The attorney for pundit Cheri Jacobus found some irony in Trump's First Amendment defense in a case alleging damages from his negative tweets about Jacobus.

Nieman Lab NICHOLAS QUAH

Podcasting in the U.K.

"The UK’s underdeveloped podcast consumption levels also appear to be matched by a similarly immature podcast advertising market."

Digiday Jordan Valinsky

How a copy editor at the New Yorker became the star of a web series

Mary Norris didn't mean to become a web star, but "she’s a super duper copy editor, she’s very funny and extremely smart about language,” said the New Yorker's editor-in-chief David Remnick.

In case you missed it

Min Caysey Welton

Inside The New York Times Magazine

"I'm genuinely proud of everything we've done over the past couple years, but things really kicked into gear after the relaunch of the magazine back in February 2015."

Politico Hadas Gold and Ken Vogel

Corey Lewandowski loses book deal

The former Donald Trump campaign manager "had a $1.2-million offer from HarperCollins to write a book chronicling his time running Donald Trump’s presidential campaign, but the publishing giant backed away from the deal amid concerns about Lewandowski’s nondisclosure agreement, according to two sources familiar with the talks."

USA Today Alicia Shepard

Opinion: "Hiring Corey Lewandowski was a smart move"

"He wasn’t hired because he’s a journalist who will provide a balanced perspective or because he’s a nice guy. He was hired because he spent 18 months deep inside one of the oddest, groundbreaking campaigns in modern history and he knows better than most how Trump thinks and what he’s likely to do next."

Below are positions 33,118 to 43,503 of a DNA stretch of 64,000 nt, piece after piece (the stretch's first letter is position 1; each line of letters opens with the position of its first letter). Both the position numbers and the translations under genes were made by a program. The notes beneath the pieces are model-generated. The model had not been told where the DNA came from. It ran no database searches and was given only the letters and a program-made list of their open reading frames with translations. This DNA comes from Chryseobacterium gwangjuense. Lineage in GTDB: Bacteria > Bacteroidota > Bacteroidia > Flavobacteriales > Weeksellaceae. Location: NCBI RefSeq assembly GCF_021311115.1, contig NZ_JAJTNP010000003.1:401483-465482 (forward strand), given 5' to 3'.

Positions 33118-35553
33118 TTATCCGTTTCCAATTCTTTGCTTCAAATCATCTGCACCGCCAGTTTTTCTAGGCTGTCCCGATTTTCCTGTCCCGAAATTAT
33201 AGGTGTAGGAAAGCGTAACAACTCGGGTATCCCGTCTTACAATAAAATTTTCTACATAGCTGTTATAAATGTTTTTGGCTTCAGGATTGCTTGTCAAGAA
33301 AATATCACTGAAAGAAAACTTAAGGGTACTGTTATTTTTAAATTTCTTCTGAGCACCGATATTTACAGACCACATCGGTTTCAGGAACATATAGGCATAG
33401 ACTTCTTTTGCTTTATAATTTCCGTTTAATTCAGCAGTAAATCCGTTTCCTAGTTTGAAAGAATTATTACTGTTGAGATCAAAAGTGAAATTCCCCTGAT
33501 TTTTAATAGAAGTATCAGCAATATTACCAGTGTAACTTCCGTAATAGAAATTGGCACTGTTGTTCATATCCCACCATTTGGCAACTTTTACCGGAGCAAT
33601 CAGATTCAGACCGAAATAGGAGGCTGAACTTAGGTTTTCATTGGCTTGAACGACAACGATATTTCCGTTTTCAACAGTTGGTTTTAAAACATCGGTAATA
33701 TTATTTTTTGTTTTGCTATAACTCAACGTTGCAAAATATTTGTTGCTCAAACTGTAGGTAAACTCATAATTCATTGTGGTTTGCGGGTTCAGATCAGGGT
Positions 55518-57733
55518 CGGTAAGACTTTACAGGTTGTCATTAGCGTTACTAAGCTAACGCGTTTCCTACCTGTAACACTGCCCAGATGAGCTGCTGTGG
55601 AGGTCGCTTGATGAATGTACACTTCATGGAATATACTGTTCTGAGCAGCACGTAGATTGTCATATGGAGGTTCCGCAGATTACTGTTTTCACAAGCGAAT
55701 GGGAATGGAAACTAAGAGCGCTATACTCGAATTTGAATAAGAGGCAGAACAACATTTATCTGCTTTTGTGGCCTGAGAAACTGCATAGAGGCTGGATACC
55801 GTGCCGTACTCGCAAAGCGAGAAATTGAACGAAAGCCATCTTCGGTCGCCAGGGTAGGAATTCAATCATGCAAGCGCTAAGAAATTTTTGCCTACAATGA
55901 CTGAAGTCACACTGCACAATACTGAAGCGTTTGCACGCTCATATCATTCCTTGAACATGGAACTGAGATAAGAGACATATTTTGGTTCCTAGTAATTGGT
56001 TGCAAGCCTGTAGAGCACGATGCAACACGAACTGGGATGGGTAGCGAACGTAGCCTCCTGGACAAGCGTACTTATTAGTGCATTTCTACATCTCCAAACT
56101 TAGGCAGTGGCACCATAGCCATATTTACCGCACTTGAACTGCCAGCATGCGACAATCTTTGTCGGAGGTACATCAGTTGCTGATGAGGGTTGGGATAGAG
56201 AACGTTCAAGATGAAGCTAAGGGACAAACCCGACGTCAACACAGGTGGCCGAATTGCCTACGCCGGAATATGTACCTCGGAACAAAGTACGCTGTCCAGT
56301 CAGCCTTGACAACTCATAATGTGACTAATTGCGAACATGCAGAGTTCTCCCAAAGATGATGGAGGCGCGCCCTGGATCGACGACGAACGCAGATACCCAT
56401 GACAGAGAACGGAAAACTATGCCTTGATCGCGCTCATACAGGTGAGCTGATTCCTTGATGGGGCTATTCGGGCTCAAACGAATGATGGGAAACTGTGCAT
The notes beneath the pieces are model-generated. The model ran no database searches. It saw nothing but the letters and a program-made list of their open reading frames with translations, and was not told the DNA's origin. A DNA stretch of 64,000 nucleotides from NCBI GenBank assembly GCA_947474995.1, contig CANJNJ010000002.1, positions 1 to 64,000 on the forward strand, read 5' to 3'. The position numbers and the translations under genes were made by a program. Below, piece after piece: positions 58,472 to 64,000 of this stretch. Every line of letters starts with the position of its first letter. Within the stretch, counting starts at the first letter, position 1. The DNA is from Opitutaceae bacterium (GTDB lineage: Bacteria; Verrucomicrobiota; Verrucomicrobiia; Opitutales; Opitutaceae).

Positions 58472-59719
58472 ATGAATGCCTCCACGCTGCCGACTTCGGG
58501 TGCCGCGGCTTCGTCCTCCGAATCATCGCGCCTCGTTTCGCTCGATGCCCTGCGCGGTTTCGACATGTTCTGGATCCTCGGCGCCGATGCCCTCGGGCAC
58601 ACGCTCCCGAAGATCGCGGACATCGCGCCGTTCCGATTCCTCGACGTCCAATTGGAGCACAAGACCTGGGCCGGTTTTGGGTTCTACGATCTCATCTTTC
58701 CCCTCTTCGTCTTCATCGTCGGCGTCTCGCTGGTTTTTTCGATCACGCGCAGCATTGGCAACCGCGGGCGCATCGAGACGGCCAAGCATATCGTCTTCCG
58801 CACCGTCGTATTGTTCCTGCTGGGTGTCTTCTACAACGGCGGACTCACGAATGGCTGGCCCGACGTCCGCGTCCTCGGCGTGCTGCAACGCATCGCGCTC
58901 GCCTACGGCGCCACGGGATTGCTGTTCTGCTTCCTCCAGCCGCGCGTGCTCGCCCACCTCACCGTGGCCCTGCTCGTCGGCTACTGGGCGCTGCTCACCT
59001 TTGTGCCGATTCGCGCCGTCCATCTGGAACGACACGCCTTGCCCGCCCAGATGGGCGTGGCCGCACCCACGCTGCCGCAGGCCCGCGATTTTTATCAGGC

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Coffee Break Course

A two-minute course from News University

How to identify a “push poll”

It happens  every election cycle. You’ll get a call that sounds like a political poll but is really a campaign tactic. Some calls are “push polls,” political telemarketing that attempts to create negative views of candidates or issues. Others are legitimate message-testing surveys, used by campaigns to see which types of messages will be most successful.

Here’s how you can tell the difference.

Push polls

  • Often ask only one or very few questions, all about a single candidate or a single issue
  • Usually ask questions that are strongly negative (or sometimes uniformly positive) describing the candidate or the issue
  • May not name the organization conducting the calls, or sometimes use a phony name
  • Do not ask for demographic information
  • Can give evasive answers when you ask for information about the survey
  • Usually call very large numbers of people, sometimes many thousands
  • Do not use a random sample
  • Rarely, if ever, report results

Message testing

  • Usually based on a random sample of voters
  • The number of calls is within the range of legitimate surveys, typically between 400 and 1,500 interviews
  • Usually contains more than a few questions, including demographic data
  • Will often share results on request

Taken from Understanding and Interpreting Polls (International), a self-directed course at Poynter NewsU, developed in partnership with the American Association for Public Opinion Research (AAPOR), the World Association for Social, Opinion and Market Research (ESOMAR) and the World Association for Public Opinion Research (WAPOR).

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Since its founding in 1975, The Poynter Institute has had one goal: to elevate journalism. More than 40 years later, our role in strengthening democracy has never been more important.